WASHINGTON -- As Congress has increasingly injected itself into people's lives by randomly disrupting them for no obvious reason, interest in the minute-to-minute goings on of these strange chambers of democracy, as evidenced by Google analytics, is on the rise among the general public. For those of you just walking into the theater, we thought a quick primer on some of the coded language the Capitol Hill press corps uses might be useful.
You have surely noticed that story after story is powered by the musings of anonymous congressional aides, lawmakers and White House officials. Can you believe any of this? Yes. But it depends. To a non-initiated reader, the description of these anonymous creatures may appear to be quite random. But embedded within them are major giveaways about the reliability of the information being passed on, and how much credit you should give it. For example, if the author of the story you're reading is an experienced Capitol Hill reporter, the description of the source you're reading is likely the result of an explicit agreement between the source and the reporter.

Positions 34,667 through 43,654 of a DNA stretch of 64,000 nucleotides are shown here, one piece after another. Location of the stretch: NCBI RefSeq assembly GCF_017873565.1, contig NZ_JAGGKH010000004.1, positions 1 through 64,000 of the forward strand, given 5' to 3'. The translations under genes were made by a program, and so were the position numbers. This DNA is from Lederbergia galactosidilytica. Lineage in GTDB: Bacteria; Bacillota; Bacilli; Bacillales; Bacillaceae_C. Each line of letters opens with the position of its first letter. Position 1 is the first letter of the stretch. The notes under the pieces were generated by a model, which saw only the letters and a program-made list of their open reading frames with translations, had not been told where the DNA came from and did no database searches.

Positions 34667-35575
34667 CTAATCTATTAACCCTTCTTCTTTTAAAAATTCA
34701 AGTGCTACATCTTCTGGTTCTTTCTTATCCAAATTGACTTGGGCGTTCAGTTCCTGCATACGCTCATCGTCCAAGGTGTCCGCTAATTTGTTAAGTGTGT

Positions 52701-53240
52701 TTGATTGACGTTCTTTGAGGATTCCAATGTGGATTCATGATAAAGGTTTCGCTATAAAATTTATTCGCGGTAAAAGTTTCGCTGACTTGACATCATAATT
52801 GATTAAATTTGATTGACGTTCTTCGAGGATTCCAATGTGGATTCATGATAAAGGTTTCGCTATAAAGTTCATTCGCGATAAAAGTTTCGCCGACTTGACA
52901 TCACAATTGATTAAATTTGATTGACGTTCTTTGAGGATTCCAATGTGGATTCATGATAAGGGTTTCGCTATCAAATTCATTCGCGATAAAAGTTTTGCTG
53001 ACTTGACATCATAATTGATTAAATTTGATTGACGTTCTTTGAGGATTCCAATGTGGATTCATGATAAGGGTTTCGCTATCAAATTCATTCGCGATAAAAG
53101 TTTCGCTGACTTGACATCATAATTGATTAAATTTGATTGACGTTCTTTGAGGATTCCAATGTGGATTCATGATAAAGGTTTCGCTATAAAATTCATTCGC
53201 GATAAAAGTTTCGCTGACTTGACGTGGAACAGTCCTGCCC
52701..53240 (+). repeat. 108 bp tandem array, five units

As an official -- who shall remain anonymous -- once put it to Politico's Glenn Thrush: "On the record is where the truth goes to die. On background means I'm spinning. Off the record means I'm telling the truth." If only it were that simple. Here's our definitive guide to decoding anonyspeak:
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